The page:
2. Begin with 3-5 small, focused and low-cost initiatives to demonstrate success and build enthusiasm. Realize that all segmentation projects may not be a resounding success (good news -- most will be if properly designed and executed). Cordis, a Johnson & Johnson company, benefited from the strategy of hitting many singles rather than going for grand-slam homeruns.  

3. Review previous segmentation studies and make sense of the summary reports. Via a meta-analysis methodology, a fresh set of objective eyes can add significant value to good work and extend segmentation reports buried in computer files or file drawers. At one time, Blue Cross Blue Shield of Florida had undertaken 18 segmentation studies with no synthesis, integration or strategic analysis.


4. As Intel learned, segmentation audits with marketing managers, channel members and customers can pinpoint current and potential problems as well as overlooked market opportunities and niches. 

5. Successful segmentation means being able to answer these 6 “what” questions -- what do you want to accomplish? (e.g., find new markets, get better customers, upgrade business relationships, align products to customer desires, create a segmentation model/typology, etc.); what methodologies will help you get the necessary information?; what is unique about your segmentation view of the world?; what is your budget?; what is your timeline?; and, what are reasonable expectations for the work?

I leave you with 5 thoughts to share with your management team to get them inspired and on-board to invest in segmentation thinking.

> I am convinced that market leadership is dependent upon how successful firms are at defining and selecting markets appropriate to their capabilities, resources and competitive situation.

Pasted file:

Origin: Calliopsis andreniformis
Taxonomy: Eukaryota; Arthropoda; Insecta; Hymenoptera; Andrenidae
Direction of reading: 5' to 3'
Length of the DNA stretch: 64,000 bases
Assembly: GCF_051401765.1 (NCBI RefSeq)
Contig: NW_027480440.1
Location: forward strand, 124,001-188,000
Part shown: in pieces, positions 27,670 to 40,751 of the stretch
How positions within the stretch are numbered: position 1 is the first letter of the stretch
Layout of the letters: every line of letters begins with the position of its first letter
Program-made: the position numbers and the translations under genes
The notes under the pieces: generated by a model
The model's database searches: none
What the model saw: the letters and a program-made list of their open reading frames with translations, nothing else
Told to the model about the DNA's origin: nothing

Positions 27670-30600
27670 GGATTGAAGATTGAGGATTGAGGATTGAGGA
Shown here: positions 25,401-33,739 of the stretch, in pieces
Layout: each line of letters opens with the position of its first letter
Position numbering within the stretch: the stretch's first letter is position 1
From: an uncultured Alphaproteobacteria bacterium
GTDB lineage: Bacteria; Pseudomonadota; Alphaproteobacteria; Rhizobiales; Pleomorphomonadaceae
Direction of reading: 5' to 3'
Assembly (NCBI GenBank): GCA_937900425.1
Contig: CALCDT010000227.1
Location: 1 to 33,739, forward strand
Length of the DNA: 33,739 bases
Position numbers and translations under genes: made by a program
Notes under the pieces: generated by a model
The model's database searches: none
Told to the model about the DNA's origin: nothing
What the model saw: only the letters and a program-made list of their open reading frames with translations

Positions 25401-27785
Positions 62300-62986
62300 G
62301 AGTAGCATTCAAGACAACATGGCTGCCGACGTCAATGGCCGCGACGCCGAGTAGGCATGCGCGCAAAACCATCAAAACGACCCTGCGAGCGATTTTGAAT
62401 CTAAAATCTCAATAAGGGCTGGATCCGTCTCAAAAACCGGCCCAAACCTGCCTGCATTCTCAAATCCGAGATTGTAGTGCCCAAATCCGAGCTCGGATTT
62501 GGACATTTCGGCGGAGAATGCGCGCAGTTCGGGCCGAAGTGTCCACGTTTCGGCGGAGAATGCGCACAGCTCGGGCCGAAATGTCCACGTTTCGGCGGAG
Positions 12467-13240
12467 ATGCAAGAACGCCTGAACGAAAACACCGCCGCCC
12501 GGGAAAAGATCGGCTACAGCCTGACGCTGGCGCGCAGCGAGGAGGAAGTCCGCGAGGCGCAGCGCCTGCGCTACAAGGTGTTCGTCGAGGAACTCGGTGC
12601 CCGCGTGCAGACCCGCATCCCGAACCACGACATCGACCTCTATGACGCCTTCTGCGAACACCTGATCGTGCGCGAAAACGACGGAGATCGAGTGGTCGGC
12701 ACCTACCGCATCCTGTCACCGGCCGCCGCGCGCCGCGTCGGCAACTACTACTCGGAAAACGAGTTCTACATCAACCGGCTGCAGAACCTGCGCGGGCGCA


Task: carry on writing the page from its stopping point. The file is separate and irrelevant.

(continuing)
> Segmentation findings provide a systematic basis for controlled market coverage as opposed to the hit-or-miss, random efforts of mass or unfocused marketing.

>Segmentation-based marketing is the essence of sound business strategy and value creation.

>Segmentation will continue to grow in stature as a fundamental marketing tool and foundation for marketing strategy in business organizations, large and small.

> A more thoughtful approach for market selection can assist marketers design winning target marketing strategies.


Realize that firms in all industry sectors are discovering the power of strategic segmentation as a marketing tool for attracting and retaining customers in fast changing, globally competitive markets. How about you?

This blog post is the 4th in a series from Superior Customer Value – Finding and Keeping Customers in the Now Economy, 4th Ed. (2019, Routledge Publishing/ Taylor & Francis). For further information, contact Art Weinstein at artweinstein9@gmail.com , 954-309-0901, www.artweinstein.com .    



Friday, September 13, 2019

Winning Business Models for the Now Economy [3]